How to set up the accessibility shortcut on your Apple Watch

How to set up the accessibility shortcut on your Apple Watch

Need fast access to an accessibility feature on your Apple Watch? Set the shortcut! On the iPhone, you can set three quick clicks of the Home button as an accessibility shortcut. On the Apple Watch, you can do the same thing with three quick presses of the Digital Crown. It lets you quickly toggle an accessibility feature on or off whenever and from wherever you want. All you have to do is set it up!

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Apple Store app snags support for Touch ID and two-step verification

The Apple Store app has finally been updated today with support for Touch ID and two-step verification.

Apple Store app snags support for Touch ID and two-step verification

The Apple Store app for iPhone and iPad got a pretty significant update today, finally adding support for Touch ID for making reservations at Apple Stores and checking receipts, along with two-step verification.

Here’s the lowdown on what’s new in version 3.3 of the Apple Store app:

  • Use Touch ID to view orders, access EasyPay receipts, and make reservations at an Apple Store.
  • Support for two-step verification, giving you extra security for your Apple ID.

It’s been a long time coming, so this update should be good news to frequent users of the app. If you’d like to nab today’s security-focused update, you can hit up the store link below to get started.

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Weather Line update brings improvements to daily view, iPhone 6 and 6 Plus tweaks

Weather Line for iPhone and iPad has scored an update today that adds improvements to daily view, and much more.

Weather Line update brings improvements to daily view, iPhone 6 and 6 Plus tweaks

Weather Line, a nifty weather app for iOS that strikes the balance between minimalism and information overload, has been updated today with the ability to track current temperature and calendar dates in daily view, and additional improvements for the iPhone 6 and 6 Plus.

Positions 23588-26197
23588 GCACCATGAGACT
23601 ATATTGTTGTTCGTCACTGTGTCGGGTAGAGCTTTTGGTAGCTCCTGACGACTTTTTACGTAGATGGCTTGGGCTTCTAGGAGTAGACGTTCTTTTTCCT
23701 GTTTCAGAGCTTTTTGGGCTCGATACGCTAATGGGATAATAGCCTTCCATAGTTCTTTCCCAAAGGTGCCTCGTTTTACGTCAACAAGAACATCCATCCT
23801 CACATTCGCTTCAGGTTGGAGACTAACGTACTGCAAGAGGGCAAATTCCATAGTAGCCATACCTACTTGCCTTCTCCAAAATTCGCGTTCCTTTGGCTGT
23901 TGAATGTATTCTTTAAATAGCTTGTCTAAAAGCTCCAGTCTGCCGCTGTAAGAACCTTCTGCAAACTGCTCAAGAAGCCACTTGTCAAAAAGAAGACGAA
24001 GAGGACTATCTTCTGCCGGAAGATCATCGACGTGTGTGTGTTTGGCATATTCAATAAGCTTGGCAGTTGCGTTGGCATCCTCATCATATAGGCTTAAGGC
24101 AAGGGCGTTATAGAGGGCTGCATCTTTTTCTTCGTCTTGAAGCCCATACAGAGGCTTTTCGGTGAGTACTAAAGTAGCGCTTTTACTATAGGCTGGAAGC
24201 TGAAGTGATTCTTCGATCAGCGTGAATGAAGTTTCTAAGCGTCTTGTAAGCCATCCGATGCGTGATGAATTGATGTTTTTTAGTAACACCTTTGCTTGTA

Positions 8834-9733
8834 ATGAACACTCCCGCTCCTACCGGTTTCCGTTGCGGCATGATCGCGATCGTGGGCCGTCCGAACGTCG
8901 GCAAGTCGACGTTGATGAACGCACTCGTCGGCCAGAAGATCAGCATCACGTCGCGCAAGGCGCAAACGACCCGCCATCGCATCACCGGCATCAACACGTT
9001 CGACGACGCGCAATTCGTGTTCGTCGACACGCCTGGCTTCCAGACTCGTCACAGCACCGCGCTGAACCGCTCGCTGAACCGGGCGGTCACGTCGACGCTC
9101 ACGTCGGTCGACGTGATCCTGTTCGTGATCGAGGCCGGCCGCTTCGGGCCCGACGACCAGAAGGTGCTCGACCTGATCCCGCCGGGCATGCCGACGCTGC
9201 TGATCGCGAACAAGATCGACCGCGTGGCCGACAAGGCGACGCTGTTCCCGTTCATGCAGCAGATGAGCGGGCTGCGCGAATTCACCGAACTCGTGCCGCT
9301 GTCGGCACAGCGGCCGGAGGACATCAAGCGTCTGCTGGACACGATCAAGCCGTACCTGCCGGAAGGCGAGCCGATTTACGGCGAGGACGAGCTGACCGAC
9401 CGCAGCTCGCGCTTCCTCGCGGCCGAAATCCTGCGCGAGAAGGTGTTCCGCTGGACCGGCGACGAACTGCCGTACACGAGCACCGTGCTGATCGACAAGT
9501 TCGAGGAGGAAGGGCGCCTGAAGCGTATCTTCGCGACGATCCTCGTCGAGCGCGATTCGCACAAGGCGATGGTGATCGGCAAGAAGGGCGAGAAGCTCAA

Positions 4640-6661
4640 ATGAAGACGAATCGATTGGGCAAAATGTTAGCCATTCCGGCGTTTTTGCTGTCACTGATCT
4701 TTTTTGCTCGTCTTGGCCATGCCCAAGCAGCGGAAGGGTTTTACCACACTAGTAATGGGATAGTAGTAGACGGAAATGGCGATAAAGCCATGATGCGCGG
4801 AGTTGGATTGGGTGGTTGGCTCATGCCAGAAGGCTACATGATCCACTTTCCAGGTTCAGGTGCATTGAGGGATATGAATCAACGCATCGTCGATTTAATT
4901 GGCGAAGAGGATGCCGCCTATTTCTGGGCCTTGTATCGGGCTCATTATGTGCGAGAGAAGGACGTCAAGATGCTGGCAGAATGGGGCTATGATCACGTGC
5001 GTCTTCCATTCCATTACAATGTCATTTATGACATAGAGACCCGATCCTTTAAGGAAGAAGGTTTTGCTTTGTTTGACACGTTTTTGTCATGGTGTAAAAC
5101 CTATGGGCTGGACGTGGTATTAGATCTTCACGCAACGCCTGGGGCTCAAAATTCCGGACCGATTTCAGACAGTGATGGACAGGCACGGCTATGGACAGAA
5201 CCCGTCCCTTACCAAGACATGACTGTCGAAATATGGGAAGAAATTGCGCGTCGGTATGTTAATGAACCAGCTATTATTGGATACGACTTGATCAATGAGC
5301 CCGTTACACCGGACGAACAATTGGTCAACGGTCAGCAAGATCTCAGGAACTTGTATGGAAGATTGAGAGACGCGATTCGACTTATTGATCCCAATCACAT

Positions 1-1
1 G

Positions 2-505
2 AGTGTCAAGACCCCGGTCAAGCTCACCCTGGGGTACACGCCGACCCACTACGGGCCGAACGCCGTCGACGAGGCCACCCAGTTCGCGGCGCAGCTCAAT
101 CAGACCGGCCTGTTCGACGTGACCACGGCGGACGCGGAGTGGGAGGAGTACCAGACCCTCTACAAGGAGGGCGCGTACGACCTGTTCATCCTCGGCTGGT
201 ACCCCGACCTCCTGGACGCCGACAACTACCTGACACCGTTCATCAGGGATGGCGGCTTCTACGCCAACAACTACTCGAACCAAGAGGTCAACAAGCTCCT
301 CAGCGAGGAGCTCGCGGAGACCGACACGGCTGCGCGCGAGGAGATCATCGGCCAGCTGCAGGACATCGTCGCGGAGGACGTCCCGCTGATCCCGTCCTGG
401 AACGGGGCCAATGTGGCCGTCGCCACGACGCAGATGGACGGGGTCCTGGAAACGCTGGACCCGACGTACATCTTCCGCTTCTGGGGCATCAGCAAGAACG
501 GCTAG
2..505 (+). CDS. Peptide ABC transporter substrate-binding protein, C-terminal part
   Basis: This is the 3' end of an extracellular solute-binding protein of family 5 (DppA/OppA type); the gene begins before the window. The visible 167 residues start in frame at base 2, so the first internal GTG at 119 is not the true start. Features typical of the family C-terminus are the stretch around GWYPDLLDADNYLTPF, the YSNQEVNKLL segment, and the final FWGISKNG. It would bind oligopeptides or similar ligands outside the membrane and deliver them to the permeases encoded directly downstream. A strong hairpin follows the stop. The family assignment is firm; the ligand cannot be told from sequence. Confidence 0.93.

Here’s the full breakdown of what’s new in Weather Line version 1.5

If you’d like to try Weather Line out for the first time you can snag it for $1.99. Otherwise, you can grab today’s update from the store link below.

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Adobe will pull Photoshop Touch from the App Store on May 28

Adobe announced that it would be discontinuing Photoshop Touch late next week.

Adobe will pull Photoshop Touch from the App Store on May 28. The company now believes that users are better served by the free apps they have released to the App Store over the last year, which bring you new ways to edit photos, and will even let you edit video.

From Adobe:

Sometimes building for the future means we need to make hard choices and today I am also announcing that we are discontinuing Photoshop Touch. For those of you who have been using Photoshop Touch, thank you and please continue creating amazing work with it; while it will no longer be available in stores as of May 28th and we won’t ship further updates, it will remain completely functional on your devices for the foreseeable future.

Adobe also announced Project Rigel, a new mobile photo retouching solution due in late 2015, which they showed off in this video here:

Both the iPhone and iPad versions of Photoshop Touch will be discontinued. No word on whether or not Adobe will also discontinue Photoshop Express.

Source: Adobe

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Game of Thrones Episode 4: ‘Sons of Winter’ due May 26 for Mac, May 28 for iOS

The fourth episode of Telltale’s Game of Thrones series, titled “Sons of Winter,” now has an official release date of May 26 for Mac and May 28 for iPhone and iPad.

If you haven’t given Telltale’s Game of Thrones series a shot yet, it follows the members of House Forrester as they deal with events surrounding the War of the Five Kings—something fans of the HBO series are intimately familiar with. What are the Forresters getting themselves up to in this episode? Telltale provided the following summary of the action: